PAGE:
Ask AF: How to Explain Fostering and Concurrent Planning to Our Children?

A parent wonders how to explain the painful possibility that a foster child might return to her birth family to the young child she's already parenting.

Q: We have a six-year-old (biological) son and are working to adopt from foster care. One of our concerns is how it might impact our son if we get fairly far along in the adoption process and the foster child has to return to his or her birth family. Has anyone had any experience with this?

Members of adoptivefamiliescircle.com respond:

“We were pursuing foster-to-adopt three years ago, and it was looking likely that we would be able to adopt our foster daughter. Ultimately, however, she was placed with a distant relative. Our son was only two at the time, and it was extremely difficult for him (and for all of us); he kept asking ‘where’s sister’ for six months. Your son is older and most likely better able to understand, and maybe you can do a better job of explaining the situation than we did. However, I think you’re being very responsible for considering that aspect.”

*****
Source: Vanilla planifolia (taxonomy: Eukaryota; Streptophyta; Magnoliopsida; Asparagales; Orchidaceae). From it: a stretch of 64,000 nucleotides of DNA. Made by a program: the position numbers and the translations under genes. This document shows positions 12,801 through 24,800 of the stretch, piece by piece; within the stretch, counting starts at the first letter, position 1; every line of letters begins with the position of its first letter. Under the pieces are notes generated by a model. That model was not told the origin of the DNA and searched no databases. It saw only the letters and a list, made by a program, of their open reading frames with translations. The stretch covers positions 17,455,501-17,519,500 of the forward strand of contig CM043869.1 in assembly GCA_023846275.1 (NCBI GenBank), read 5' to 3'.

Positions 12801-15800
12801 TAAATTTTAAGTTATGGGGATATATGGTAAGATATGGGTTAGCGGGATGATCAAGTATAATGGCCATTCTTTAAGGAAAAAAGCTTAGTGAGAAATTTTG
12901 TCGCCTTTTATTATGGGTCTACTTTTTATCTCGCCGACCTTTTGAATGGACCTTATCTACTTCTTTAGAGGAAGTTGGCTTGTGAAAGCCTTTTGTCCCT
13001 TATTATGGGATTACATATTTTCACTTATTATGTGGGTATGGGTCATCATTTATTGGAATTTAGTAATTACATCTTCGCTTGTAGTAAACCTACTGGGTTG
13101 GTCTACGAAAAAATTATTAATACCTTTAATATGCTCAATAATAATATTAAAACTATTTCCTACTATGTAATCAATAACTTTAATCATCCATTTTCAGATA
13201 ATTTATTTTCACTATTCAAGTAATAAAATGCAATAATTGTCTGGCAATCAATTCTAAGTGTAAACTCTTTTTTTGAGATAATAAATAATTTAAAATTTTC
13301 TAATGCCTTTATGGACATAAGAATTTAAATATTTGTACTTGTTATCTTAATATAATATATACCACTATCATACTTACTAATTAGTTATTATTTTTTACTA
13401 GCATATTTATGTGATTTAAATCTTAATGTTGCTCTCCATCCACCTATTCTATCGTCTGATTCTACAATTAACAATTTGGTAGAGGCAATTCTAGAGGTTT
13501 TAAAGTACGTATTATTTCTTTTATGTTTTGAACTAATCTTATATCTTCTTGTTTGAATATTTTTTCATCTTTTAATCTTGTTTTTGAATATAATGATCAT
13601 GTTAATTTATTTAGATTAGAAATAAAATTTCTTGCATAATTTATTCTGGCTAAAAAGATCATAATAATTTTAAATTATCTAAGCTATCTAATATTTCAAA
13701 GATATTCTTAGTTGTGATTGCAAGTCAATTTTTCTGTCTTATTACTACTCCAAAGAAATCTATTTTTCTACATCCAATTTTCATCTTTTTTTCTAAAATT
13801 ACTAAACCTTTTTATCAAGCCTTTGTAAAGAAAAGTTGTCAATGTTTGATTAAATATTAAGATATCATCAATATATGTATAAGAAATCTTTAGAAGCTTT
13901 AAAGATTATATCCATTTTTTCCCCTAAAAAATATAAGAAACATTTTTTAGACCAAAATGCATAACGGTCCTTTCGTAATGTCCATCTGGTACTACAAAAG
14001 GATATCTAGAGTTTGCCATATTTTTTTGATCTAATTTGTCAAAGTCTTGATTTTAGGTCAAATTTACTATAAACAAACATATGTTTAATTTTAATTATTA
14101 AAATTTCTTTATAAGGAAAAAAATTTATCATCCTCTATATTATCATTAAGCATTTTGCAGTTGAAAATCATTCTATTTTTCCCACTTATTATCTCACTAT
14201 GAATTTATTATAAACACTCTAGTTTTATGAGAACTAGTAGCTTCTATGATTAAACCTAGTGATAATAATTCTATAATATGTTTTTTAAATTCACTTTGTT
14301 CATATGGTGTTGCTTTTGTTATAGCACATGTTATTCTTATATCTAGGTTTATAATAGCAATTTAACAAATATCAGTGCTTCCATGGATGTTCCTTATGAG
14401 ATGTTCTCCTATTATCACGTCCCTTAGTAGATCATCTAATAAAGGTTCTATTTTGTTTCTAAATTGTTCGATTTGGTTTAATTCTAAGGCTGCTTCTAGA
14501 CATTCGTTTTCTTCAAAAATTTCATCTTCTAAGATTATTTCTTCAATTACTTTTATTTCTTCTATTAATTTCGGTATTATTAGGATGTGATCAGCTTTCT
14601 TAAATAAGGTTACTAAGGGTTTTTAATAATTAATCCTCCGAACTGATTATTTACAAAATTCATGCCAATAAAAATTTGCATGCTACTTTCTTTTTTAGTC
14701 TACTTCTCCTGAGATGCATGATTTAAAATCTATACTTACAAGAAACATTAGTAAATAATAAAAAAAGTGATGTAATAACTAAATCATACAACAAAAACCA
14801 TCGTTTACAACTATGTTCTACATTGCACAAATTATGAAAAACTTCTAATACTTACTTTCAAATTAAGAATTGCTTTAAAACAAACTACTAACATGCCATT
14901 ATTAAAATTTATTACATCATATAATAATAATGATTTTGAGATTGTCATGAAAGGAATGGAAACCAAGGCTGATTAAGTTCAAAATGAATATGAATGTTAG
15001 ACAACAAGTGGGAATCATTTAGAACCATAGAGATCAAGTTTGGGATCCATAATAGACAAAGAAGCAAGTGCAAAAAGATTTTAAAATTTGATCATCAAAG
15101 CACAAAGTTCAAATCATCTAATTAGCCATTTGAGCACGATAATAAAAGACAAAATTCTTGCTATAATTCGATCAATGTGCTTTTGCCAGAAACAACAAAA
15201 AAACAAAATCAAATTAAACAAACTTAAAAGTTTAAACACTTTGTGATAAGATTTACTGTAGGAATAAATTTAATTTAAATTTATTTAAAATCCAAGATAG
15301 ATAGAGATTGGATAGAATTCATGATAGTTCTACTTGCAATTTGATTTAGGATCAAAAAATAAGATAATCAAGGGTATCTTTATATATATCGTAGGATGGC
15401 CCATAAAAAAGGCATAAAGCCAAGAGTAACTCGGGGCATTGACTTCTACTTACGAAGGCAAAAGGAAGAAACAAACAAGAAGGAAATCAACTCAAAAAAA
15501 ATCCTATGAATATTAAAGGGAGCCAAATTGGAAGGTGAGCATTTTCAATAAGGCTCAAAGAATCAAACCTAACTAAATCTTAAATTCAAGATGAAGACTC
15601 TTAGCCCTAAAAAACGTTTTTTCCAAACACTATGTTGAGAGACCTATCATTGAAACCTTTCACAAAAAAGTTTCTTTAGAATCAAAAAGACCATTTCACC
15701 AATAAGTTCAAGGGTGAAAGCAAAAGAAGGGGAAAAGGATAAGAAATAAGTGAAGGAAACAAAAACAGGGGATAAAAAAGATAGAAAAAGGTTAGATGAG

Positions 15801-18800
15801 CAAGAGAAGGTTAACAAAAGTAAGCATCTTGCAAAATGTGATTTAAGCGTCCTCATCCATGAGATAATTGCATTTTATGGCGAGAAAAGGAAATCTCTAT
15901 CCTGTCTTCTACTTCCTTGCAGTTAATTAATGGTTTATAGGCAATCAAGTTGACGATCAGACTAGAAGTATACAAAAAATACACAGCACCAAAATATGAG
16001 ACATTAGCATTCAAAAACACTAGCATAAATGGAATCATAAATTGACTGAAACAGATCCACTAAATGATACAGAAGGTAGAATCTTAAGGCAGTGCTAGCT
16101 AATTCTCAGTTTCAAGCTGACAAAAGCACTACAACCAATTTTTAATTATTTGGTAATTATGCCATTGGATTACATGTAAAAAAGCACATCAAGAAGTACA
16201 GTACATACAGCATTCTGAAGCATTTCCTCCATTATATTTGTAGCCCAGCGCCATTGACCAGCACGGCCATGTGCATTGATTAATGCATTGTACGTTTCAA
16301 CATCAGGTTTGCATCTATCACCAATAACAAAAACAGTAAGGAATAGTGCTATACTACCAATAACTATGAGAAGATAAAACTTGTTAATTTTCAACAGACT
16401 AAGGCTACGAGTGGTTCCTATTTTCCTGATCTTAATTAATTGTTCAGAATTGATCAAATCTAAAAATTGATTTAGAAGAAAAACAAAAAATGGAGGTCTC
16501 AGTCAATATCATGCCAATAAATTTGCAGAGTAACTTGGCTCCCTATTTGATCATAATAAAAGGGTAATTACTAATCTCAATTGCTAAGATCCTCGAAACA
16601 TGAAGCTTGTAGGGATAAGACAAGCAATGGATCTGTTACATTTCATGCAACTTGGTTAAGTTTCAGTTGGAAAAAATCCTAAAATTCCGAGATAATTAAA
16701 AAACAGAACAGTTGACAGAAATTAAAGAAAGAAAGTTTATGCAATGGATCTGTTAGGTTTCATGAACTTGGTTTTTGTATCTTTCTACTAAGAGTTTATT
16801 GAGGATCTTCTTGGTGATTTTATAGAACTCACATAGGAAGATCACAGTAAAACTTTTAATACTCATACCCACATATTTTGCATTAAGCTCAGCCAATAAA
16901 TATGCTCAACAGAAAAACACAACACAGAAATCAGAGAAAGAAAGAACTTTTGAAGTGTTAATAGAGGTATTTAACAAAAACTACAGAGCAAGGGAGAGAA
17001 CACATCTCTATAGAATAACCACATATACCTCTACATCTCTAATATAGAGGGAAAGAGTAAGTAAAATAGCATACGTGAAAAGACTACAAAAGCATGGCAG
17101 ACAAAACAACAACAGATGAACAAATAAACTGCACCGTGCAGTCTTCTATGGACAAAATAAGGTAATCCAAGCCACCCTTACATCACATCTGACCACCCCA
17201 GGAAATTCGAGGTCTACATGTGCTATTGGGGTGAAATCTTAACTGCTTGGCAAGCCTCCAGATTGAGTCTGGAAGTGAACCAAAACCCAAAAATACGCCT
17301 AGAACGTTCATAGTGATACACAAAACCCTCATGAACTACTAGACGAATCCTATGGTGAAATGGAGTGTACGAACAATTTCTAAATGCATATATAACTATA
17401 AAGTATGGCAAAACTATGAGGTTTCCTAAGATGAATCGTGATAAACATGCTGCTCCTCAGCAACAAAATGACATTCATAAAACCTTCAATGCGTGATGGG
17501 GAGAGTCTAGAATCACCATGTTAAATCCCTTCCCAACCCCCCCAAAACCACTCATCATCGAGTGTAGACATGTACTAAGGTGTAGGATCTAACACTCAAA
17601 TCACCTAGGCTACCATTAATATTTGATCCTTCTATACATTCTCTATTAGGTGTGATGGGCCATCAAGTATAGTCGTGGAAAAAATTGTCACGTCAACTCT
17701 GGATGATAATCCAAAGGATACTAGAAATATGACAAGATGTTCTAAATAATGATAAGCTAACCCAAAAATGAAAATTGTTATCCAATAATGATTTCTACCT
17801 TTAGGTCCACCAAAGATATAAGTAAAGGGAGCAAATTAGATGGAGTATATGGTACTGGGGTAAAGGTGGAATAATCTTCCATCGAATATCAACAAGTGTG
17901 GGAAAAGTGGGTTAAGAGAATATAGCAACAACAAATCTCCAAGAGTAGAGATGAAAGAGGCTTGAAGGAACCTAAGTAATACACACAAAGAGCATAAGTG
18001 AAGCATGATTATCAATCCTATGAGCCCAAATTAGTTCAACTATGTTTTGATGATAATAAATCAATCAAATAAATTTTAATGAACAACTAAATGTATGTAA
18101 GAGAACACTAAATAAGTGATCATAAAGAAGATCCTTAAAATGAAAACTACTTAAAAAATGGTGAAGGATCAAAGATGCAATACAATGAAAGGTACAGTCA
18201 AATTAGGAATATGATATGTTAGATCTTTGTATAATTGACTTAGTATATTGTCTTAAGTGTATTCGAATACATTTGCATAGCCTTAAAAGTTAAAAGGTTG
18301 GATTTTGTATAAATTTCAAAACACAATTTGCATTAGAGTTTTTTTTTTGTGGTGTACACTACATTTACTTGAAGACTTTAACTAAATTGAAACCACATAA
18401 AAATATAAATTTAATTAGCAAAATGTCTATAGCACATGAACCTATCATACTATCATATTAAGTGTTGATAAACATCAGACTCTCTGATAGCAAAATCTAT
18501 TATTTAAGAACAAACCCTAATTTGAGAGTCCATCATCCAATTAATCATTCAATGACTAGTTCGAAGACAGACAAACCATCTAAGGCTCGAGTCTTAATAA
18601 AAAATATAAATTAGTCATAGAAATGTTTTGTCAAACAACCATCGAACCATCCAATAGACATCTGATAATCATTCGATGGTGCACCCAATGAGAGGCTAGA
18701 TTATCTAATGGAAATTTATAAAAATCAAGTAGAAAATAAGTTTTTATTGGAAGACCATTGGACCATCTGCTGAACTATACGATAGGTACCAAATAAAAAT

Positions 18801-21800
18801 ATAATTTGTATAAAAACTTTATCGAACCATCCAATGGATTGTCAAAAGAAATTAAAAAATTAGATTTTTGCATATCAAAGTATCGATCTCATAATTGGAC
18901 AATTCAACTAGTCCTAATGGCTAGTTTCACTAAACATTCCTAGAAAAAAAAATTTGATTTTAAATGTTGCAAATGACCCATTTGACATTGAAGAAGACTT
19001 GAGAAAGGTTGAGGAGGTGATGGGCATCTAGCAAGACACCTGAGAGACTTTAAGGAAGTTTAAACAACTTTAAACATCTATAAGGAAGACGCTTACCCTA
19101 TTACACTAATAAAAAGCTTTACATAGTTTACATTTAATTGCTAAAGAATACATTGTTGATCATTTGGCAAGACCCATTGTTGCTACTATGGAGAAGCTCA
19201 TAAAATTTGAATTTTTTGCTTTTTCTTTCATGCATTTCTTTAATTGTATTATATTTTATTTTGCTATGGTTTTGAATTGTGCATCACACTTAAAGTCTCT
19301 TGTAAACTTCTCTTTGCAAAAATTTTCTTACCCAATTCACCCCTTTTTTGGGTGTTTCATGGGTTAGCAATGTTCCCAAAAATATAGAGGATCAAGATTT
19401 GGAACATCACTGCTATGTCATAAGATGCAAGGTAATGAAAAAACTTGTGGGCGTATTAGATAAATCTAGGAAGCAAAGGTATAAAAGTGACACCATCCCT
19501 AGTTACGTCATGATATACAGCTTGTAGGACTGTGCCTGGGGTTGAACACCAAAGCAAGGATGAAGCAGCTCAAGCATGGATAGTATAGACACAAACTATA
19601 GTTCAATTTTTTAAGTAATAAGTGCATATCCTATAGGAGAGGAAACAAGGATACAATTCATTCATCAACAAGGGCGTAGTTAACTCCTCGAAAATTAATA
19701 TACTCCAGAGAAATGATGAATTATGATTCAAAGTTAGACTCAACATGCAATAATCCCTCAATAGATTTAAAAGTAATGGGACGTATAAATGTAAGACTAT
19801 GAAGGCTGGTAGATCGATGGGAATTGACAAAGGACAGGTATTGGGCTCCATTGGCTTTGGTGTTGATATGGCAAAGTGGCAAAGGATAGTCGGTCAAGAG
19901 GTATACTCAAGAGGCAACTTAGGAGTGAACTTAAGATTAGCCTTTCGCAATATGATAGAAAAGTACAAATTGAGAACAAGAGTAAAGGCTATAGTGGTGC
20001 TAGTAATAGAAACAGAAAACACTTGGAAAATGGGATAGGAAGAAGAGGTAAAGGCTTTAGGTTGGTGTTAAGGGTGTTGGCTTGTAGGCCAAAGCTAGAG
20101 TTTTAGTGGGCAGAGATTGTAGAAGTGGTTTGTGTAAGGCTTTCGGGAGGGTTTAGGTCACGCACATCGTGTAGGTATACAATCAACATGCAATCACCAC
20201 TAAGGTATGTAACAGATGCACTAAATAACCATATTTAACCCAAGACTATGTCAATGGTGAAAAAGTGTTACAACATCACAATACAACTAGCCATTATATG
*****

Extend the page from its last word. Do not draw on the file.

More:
“At that age, it is difficult to think except in black and white. Ambiguity is difficult. So it might be best to just say, ‘We are the foster family, which means the child needs a family for awhile. Maybe things will get better and he/she can go home. You are staying no matter what.’ Then, if you’re able to adopt, at that time you could announce that the child is staying until he/she is all grown up. If child leaves, you might want to do a ritual, such as lighting a candle, framing a family photo that includes the foster child, making an ornament for the Christmas tree, planting a memory tree or flowers—whatever suits your culture.”

“Please understand that, if there is chance the child is going to be returned to the birth family, then you are not ‘in the adoption process’—that only comes once the child is legally free. For both your own sake as well as your son’s sake, you have to cease this line of thinking and. I’d say you have to approach foster care with the mindset of ‘We are a safe home for a child who needs somewhere to go for a little while. This is temporary, but I will love him and care for him as if he were mine and will stay forever, even though it will hurt like hell if he leaves, because any child would deserve nothing less than that.”

“My oldest (adopted privately) was seven when we brought home a six-month-old through foster adoption. I had your exact same fears. Although there are obviously no guarantees, I stressed to our social worker that we really really wanted the lowest risk situations. I told my oldest that we would be our little one’s family while she lived with us, but that she wouldn’t officially be our daughter/sister until the judge said so. (My daughter knew about adoption finalizations from her own.) I won’t lie…I was a basket case until we finalized. But you have to go in recognizing that anything cand happen and preparing your oldest as best you can.”

 

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